Division Of Assets
The division of assets following separation in Scotland is governed by the Family Law (Scotland) Act 1985 which states that assets should be divided fairly (which usually means equally). The Act also promotes a clean break principle concerning the division of assets and liabilities enabling both parties to lead independent lives post-divorce.
Generally speaking the nature and extent of the matrimonial assets are all assets such as property, pensions, savings and investments acquired between the date of marriage or civil partnership and the date of separation, and property acquired before the marriage for use as a family home
There are however a number of exceptions to this general principal.. For example, matrimonial or partnership property does not include assets which have been gifted to or inherited by an individual during the course of the marriage or civil partnership, so long as they remain in their original form and have not been converted into another, for example using a cash inheritance to purchase a new family home.
In those circumstances it could be argued that there should be a departure from equal division as the source of funds used to purchase the asset were non matrimonial. This is very much a discretionary argument which does not guarantee that there should be a departure from equal sharing.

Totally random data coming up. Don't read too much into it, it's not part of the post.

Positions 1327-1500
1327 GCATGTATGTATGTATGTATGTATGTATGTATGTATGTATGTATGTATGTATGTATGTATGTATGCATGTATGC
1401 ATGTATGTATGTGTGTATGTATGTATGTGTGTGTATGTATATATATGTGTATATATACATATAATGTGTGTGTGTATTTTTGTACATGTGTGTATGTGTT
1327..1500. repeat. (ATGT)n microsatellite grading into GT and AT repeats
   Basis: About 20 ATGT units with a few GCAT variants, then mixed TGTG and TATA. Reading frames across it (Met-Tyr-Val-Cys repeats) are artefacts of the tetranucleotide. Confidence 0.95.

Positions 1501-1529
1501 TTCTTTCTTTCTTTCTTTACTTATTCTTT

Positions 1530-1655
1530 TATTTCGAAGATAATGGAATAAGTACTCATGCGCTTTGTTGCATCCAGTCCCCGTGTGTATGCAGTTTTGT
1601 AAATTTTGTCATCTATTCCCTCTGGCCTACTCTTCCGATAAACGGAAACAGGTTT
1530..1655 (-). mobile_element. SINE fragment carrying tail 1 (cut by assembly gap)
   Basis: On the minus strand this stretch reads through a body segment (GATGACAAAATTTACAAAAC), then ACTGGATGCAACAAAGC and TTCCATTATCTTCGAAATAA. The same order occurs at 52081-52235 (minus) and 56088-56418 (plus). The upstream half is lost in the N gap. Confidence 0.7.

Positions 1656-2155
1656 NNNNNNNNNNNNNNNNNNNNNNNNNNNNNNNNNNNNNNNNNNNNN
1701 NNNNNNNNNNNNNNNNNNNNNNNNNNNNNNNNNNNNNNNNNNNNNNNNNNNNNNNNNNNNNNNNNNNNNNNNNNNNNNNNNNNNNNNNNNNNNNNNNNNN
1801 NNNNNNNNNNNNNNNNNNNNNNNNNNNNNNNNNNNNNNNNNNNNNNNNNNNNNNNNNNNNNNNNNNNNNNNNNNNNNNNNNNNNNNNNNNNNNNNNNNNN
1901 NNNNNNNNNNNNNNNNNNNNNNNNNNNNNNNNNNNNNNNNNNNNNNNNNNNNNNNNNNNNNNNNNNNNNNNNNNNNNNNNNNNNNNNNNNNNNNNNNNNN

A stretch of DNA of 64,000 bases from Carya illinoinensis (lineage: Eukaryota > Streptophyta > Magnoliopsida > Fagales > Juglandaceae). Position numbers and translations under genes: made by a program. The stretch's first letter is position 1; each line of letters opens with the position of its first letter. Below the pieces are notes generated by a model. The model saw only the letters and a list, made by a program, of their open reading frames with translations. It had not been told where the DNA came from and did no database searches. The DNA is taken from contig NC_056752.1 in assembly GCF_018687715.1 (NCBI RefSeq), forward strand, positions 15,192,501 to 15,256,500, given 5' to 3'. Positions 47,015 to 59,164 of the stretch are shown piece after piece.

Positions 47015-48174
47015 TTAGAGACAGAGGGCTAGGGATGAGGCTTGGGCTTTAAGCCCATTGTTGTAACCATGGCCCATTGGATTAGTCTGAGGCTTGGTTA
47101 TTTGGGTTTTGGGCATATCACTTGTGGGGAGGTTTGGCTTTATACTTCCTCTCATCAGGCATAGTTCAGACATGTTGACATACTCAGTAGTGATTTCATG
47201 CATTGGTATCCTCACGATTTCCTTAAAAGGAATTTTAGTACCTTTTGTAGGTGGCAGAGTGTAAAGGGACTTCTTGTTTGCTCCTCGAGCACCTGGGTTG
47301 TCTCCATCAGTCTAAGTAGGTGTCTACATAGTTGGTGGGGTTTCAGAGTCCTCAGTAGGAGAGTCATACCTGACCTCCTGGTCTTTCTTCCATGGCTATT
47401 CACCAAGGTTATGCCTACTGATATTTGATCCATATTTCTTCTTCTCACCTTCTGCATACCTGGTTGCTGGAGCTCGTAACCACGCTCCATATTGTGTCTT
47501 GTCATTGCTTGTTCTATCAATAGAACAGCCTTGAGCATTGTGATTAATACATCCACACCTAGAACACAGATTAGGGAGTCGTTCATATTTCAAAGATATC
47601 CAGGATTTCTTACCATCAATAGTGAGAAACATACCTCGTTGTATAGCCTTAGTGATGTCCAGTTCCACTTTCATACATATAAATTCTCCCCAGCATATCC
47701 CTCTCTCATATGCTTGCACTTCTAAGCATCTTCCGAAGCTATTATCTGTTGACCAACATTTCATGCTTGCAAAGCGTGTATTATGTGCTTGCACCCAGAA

Minute of agreement
Any agreement reached by parties in respect of the division of the matrimonial assets can be made legally binding by recording the terms in a formal written agreement commonly referred to as a Separation Agreement. Early advice from a solicitor explaining the legal principles governing the division of assets is recommended.
Protection Of Assets
Separation may give rise to tax consequences such as income, capital gains and inheritance tax. We have a team of experts on hand who can address the complete picture, organising and structuring the affairs of individuals and families, assuring risk management and tax efficiency.
We can advise you on Asset protection through the use of a Trust and advise you about which type of trust is suitable for your needs and assist with the ongoing administration.